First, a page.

# Gas & Electric Dryer Electricity Usage Compared (Hour, Load, Month, Year)

It seems like a never-ending debate: gas or electric dryer. We want to know all the facts before we choose because, despite being so very similar, the differences between the two are important and significant.

One of the most sought-after comparisons is the electricity usage because often we make choices depending on how much money we can allocate to an appliance, and because greater electricity usage means a greater negative impact on the environment. On average electric dryers use more electricity than gas dryers per hour (G = 1.2 kW; E = 1.9 kW), load (G = 1.3 kW; E = 2.1 kW), month (G = 31.1 kW; E = 49.8 kW), and year (G = 373 kW; E = 597 kW).

Contents

## Dryer Average Power Rating

The power rating is how many watts of power your dryer will pull during a cycle. These differ for gas and electric dryers as gas dryers only need electricity to power some components. On the other hand, electric dryers need electricity to heat the air that dries the clothes. This calls for more power.

The table below shows us that gas dryers pull at least 60% less power than electric dryers.

It should also be noted that most gas dryers have a similar power rating, while electric dryers tend to increase in power rating up to capacities of 7.3 cubic feet.

## Dryer Hourly Electricity Usage and Cost

Electricity usage is a measure of power used per hour. To see how we calculated the electricity costs for electric and gas dryers have a look at the following two articles;

According to the U.S. Energy Information Administration, the average cost of electricity in the United States is \$0.16.

From the table below we can see electric dryers use roughly twice as much electricity as gas dryers and will, therefore, cost you more.

You can also see that the electricity usage and cost is fairly consistent across different electric dryer capacities, whereas it varies more among gas dryer capacities.

## Dryer Electricity Usage and Cost Per Load

Not every dryer runs for an hour, and so to get a more realistic use of electricity and cost we calculate the average cost per load for the different capacities of dryers.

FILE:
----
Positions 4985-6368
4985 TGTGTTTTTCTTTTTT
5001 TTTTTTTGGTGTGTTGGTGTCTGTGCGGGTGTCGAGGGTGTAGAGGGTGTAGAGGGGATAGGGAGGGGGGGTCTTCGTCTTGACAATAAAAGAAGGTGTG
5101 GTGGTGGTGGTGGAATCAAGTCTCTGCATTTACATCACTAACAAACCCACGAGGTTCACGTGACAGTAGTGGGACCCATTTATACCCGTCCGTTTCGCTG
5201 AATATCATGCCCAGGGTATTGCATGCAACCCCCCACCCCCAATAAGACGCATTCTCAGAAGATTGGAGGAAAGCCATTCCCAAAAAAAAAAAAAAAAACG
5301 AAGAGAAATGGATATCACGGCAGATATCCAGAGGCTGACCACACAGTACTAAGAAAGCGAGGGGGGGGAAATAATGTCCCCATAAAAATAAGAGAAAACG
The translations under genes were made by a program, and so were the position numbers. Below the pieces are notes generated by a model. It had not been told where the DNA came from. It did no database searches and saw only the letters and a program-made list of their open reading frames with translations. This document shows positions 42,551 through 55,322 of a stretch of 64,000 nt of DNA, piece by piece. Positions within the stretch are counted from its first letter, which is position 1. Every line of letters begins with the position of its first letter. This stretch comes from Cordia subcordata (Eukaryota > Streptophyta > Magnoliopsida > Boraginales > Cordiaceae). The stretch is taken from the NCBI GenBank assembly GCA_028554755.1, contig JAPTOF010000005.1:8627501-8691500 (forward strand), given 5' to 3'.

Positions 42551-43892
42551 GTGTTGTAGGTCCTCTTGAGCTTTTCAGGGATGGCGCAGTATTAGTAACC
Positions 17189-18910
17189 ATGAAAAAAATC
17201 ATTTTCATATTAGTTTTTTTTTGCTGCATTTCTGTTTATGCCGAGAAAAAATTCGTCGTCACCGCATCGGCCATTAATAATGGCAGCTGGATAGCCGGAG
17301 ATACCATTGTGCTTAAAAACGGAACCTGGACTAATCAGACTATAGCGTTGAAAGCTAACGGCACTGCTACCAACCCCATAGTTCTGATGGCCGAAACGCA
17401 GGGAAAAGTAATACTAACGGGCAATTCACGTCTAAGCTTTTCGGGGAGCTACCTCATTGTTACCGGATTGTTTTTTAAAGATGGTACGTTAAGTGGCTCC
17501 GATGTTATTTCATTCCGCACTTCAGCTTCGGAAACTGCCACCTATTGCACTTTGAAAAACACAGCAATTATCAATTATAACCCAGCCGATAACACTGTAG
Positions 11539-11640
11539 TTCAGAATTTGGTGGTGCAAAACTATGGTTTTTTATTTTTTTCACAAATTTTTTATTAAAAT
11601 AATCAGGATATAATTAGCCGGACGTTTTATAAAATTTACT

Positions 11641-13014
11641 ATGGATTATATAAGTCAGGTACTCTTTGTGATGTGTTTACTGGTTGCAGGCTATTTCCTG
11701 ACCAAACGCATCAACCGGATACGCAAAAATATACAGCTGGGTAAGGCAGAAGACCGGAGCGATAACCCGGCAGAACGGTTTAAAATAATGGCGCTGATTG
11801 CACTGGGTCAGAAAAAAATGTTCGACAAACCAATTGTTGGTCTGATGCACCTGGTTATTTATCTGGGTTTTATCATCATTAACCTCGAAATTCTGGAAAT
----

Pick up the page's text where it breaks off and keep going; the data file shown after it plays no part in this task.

The average time for a gas dryer to run is 68 minutes. Electric dryers’ load time ranges from 48 minutes for your compact dryers to 74 minutes for your larger capacity dryers.

On average, a gas dryer will use 1.3 kWh of electricity and will cost \$0.21 per load.

An electric dryer will use almost double that at 2.1 kWh and will cost you about 17 cents more per load than a gas dryer.

## Dryer Monthly Electricity Usage and Cost

Average Americans use their dryers 23 times per month. Using this figure and the electricity usage per load, we can work out the monthly electricity usage and the monthly cost of running a gas and electric dryer.

On average, a gas dryer will use 31.1 kWh of electricity and cost anywhere between \$3 and \$8 per month.

An electric dryer will use 49.8 kWh of electricity per month and can cost you an average of \$9 per month. Unless you have a small compact dryer with a capacity smaller than 6 cu. ft., then it’ll only cost you about \$2 to run monthly.

## Dryer Yearly Electricity Usage and Cost

The average number of times that Americans use their dryers is 283 times per year. Using a similar calculation as the monthly usage, we can get an annual electricity usage and the cost of gas and electric dryers.

On average, a gas dryer will use 373 kWh of electricity, whereas an electric dryer will use one and a half times more electricity than that at 597 kWh.

The amount your gas dryer will cost you in electricity per year will range between \$35 to \$100; this is largely dependant on the brand and model of your gas dryer.

If you have a standard-size electric dryer, you are looking at paying over \$100 per year in electricity usage.

Overall, electric dryers have a higher electricity usage and cost compared to gas dryers. However, it’s important to note that this can vary depending on factors such as the size and efficiency of the dryer, as well as how often you use your dryer and the load size.

When evaluating the cost and efficiency of a gas dryer, it’s important to take into account that they require not only electricity but also a supply of natural gas (or LP).

The cost of gas, how efficiently the dryer uses gas, and the size of the dryer will all play a role in the overall cost of operating a gas dryer.

If you are just looking at the information from an electrical cost perspective, then gas is the way to go. Unless you are a single person living in an apartment with no intention of upgrading anytime soon, I would then suggest getting a compact electric dryer.